Jessica says she was turned away from support services when she was a sex worker – now she campaigns to help others.
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Jessica Hyer Griffin, 25, was forced into sex work as a student. Here, she explains why the profession shouldn’t be hushed up, and why those who work in it should get more support.
Sex work shouldn’t be taboo. You shouldn’t have to feel ashamed or be alone.
It’s a profession because there is demand for it. I have come across many people who look down on sex workers, but rarely does anyone look down on the clients who pay for sex.
We – Support For Student Sex Workers – support all sex workers, from those who are empowered by their job to those who are stuck and urgently need our support.
We would never make judgements or insist that anyone should change their lifestyle, nor do we make assumptions that every sex worker hates their job. That’s how it should be.
More students are turning to sex work during COVID-19 pandemic
Many students have had jobs or hours cut and are others are getting less support from their parents due to the worsening economy
The most important thing to us is that sex workers have somewhere to go, free of judgement, so they don’t have to be alone.
When I was a sex worker, I was alone.
I can only speak from one person’s experiences as a high-end full sex worker – my experience does not define us as a community – but I know that it can get lonely if you don’t have the right support.
When I came to The University of Manchester in 2014, I wasn’t in contact with my family. I left home at 16 and had been estranged from my mother since then.
One of the reasons our relationship was strained was because of the extreme poverty we lived in. She raised me by herself on the 12th most impoverished estate in England and we struggled more than what we, as a society, should tolerate.
University can be a very oppressive place for those in poverty.
I was under extreme financial pressure throughout the entirety of my degree. Personal circumstances left me in debt, which was spiralling out of control.
I was diagnosed with severe bipolar disorder in my first year and struggling. I began going on sugar daddy dates for money. I felt empowered and in control of the situation. I had a choice.
When I was raped in 2015, I had my choice taken away.
I developed agoraphobia and PTSD, which went undiagnosed until 2019. This means I struggled alone with my illnesses for four years before they were recognised. I was forced to take an interruption from my studies.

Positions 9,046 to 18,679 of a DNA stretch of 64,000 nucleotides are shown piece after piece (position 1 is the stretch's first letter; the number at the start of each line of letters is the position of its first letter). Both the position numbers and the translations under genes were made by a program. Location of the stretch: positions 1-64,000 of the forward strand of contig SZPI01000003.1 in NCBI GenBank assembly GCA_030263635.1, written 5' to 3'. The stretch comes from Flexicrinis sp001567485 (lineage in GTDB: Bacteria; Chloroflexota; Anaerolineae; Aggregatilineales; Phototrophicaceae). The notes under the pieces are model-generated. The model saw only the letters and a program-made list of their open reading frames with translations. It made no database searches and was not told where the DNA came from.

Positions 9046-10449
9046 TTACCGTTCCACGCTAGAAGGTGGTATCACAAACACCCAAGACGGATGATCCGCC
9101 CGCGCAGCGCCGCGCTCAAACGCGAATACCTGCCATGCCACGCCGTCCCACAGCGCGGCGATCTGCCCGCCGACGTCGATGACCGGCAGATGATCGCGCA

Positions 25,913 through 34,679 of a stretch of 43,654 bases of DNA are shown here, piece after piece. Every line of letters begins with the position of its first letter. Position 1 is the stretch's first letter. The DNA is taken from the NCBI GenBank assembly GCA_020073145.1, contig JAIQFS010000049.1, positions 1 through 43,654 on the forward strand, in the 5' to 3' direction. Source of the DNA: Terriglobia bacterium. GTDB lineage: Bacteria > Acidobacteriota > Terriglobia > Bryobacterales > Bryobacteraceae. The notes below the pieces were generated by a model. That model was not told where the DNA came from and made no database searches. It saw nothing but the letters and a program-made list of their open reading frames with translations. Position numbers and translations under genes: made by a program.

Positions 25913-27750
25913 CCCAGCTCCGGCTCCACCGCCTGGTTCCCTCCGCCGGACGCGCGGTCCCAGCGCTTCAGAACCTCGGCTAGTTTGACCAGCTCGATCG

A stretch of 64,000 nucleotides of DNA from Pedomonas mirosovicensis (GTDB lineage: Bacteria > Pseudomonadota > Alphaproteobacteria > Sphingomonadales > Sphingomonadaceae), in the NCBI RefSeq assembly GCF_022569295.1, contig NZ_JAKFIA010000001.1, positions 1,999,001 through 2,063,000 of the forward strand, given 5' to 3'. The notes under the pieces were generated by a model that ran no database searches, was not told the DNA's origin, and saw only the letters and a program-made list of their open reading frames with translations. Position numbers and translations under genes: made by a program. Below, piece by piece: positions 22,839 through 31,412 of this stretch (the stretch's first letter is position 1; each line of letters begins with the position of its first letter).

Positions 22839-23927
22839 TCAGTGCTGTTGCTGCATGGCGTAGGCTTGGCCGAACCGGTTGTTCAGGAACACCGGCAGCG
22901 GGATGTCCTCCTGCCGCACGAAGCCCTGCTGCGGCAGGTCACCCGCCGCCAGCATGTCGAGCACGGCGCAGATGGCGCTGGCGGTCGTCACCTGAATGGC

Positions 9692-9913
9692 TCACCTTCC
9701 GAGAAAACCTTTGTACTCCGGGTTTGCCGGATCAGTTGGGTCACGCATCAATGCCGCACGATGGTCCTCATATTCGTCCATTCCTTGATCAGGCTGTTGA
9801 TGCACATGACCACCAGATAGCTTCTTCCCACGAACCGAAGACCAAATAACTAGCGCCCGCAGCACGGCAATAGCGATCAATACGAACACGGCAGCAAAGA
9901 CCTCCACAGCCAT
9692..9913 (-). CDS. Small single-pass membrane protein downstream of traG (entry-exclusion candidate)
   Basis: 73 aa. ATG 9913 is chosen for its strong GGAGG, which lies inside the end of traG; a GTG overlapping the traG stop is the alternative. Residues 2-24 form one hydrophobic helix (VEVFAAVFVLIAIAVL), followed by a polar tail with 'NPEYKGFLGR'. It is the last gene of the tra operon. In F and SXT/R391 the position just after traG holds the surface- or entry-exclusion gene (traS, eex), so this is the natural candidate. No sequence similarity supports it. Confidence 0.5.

On interruption, you cannot claim benefits and you do not get a student loan.
I was sent to a short-stay centre in recovery from my rape in 2017. When I returned I couldn’t pay my rent.
Someone I loved, and owed money to, then became the person who took my choice away.
They forced me into sex work.
This was just the start of my time as a full-service sex worker. I had no other income and no option but to keep going.
I tried to get help from several mental health institutions. One of the most prominent sexual assault units in Manchester discharged me from their service because I was a sex worker.
I told the therapist I was about to go home and sleep with someone for money and that I didn’t want to do it. I said I was in financial ruin and couldn’t escape. She discharged me as a result.
Everything came to blows in 2018.
There was no one to act as my guarantor. In Manchester, as a student, you need a guarantor in order to get a place to rent anywhere.
I explained to the estate agent that I had no family and wasn’t going to survive without a house. They told me if I didn’t have a guarantor they couldn’t help.
A friend signed on as my guarantor, but they wouldn’t accept him because he wasn’t a parental figure.
After everything I had been through, I made the decision that I wouldn’t live on the streets.
I penned my suicide letter and phoned the estate agent one last time before I was due to end my life.
I explained the situation and was still told “no”. For around half an hour, I sat trying to make sense of what was about to happen.
I don’t know what made them change their mind, but they rang back and said they would let my friend be my guarantor. That is the only reason I am here today.
I am so thankful to be here because now I have turned an ugly experience into something I see as beautiful for the sex work community.
After I graduated, I was able to go on Universal Credit and PIP, which meant I could stop sex work, I met my fiance and my mother came back into my life and supported me tremendously.
I was also given a therapist that understood me and taught me that I shouldn’t be ashamed.
I am now a mental health support worker, working towards a PhD in Applied Theatre but the only reason I am where I am now is because support systems came into my life that helped me recover.
The week before I founded my organisation, my therapist told me: “You would never look at another person who had been through what you have been through and tell them to be ashamed. If people try and shame you over this, they aren’t people you want to know.”
Since then, there hasn’t been a day where I have not felt proud to be part of the sex work community.
There is no shame in making a living from a profession that is made profitable because of the desires of others.
Sex work can be isolating but it can also be empowering and no-one ever has the right to tell you what to do with your body.
- The charity Support For Student Sex Workers offers support to sex workers of any kind in online, face-to-face and phone sessions, as well as career and academic advice and wellbeing helpAnyone experiencing difficulties can contact Samaritans UK on 116 123, or by emailing email@example.com